Historical Overview of Contraception

Adapted from “New Dimensions in Women’s Health” by Linda Lewis Alexander & Judith H. LaRosa

Women have attempted to control their fertility status throughout history. Egyptian records indicate that women made a concoction of various compounds that was inserted into the vagina in paste form as an early diaphragm. Early Greeks followed the same plan with different recipes. Various teas and septic solutions were drunk with the hopes that they would prevent unwanted pregnancy. Early IUDs were stones that were placed in the uterus of camels to protect from pregnancy on desert treks. Women followed this example and have placed various foreign objects in the vagina over the course of history with hopes of similar results. Early attempts at spermicidal agents included various mixtures of acid, juice, honey, alcohol, opium, and vinegar.

Until the introduction of the birth control pill in 1960, diaphragms and condoms were the primary forms of contraception. Early condoms were probably made from linen sheaths. The cervical cap was introduced in the early 1800s, and the diaphragm was introduced later that century. In the mid-nineteenth century, feminists in the United States began a birth control campaign associated with the slogan “Voluntary Motherhood.” This campaign advocated birth control by abstinence. Margaret Sanger (1883-1966 was an early promoter of contraceptive (sexual intercourse without pregnancy) birth control in the United States. She founded the American Birth Control League (ABCL) in 1921 (in 1942, the ABCL became Planned Parenthood Federation of America) to promote the founding of birth control clinics and the cause of fertility control. The ABCL established a clinic and dispensed diaphragms and lactic-acid jelly for contraception. Sanger also published Family Limitation, a pamphlet that provided clear and frank descriptions, of birth control methods and devices. The distribution of diaphragms and her publication were hampered by the Comstock Laws, which had been enacted by Congress in 1873, restricting the circulation of obscene materials, specifically birth control information, in the mail.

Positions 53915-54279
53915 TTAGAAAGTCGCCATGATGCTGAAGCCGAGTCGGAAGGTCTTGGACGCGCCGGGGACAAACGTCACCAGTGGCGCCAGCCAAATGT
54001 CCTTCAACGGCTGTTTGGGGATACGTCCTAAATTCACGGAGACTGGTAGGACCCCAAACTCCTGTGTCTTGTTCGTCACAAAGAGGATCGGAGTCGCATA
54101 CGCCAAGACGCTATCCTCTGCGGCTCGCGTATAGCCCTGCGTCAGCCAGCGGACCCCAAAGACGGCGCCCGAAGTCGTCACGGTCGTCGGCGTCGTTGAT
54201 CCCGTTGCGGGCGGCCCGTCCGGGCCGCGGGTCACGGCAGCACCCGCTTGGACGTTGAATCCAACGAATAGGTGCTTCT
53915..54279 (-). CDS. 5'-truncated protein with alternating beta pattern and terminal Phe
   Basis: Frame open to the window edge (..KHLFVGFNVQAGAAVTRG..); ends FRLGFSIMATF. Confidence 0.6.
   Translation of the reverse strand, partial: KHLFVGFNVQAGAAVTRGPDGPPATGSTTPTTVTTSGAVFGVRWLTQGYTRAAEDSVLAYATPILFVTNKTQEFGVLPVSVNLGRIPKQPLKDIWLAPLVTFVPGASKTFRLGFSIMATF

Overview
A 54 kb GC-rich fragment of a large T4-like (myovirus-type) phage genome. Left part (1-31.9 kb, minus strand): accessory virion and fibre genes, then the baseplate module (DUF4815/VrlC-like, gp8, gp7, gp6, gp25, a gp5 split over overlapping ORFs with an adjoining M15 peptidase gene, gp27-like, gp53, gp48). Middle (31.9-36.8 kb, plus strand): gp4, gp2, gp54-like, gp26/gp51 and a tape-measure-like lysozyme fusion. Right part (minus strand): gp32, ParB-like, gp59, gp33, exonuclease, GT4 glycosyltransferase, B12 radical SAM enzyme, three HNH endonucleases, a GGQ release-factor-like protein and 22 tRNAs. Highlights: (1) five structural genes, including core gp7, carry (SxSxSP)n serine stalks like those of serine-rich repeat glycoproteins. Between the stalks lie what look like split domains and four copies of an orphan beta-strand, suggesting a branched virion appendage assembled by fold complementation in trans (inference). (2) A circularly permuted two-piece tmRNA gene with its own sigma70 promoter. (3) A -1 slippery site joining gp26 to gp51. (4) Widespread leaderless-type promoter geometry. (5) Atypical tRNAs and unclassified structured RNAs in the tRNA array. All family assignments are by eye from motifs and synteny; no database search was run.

Mary Coffin Dennett (1872-1947) was another pioneer in the birth control focused her efforts on lobbying for legislative reform that would allowed for the transmission of contraceptive information. In her efforts to challenge the definition of legal obscenity, Dennett became one of the nation’s most effective defenders of civil liberties. She established the Voluntary Parenthood League, and unlike Sanger, who promoted the diaphragm, which only physicians could prescribe, Dennett stressed that ordinary people should be able to get birth control information without having to rely on medical experts, so they could make their own informed decisions.

Birth control issues remained on the national front for many years. “Race-Suicide” was an antifeminist theory developed between 1905 and 1910 in reaction to the lower birth rates and changes in family structure believed to be caused by the birth control movement. Proponents of this theory, including President Theodore Roosevelt, believed that upper-class, educated women were failing by not having large families and allowing the upper classes to be overtaken by immigrants and the poor.

Although women today take for granted the availability of birth control devices and information, it has only been a few years that it has been technically legal to do so.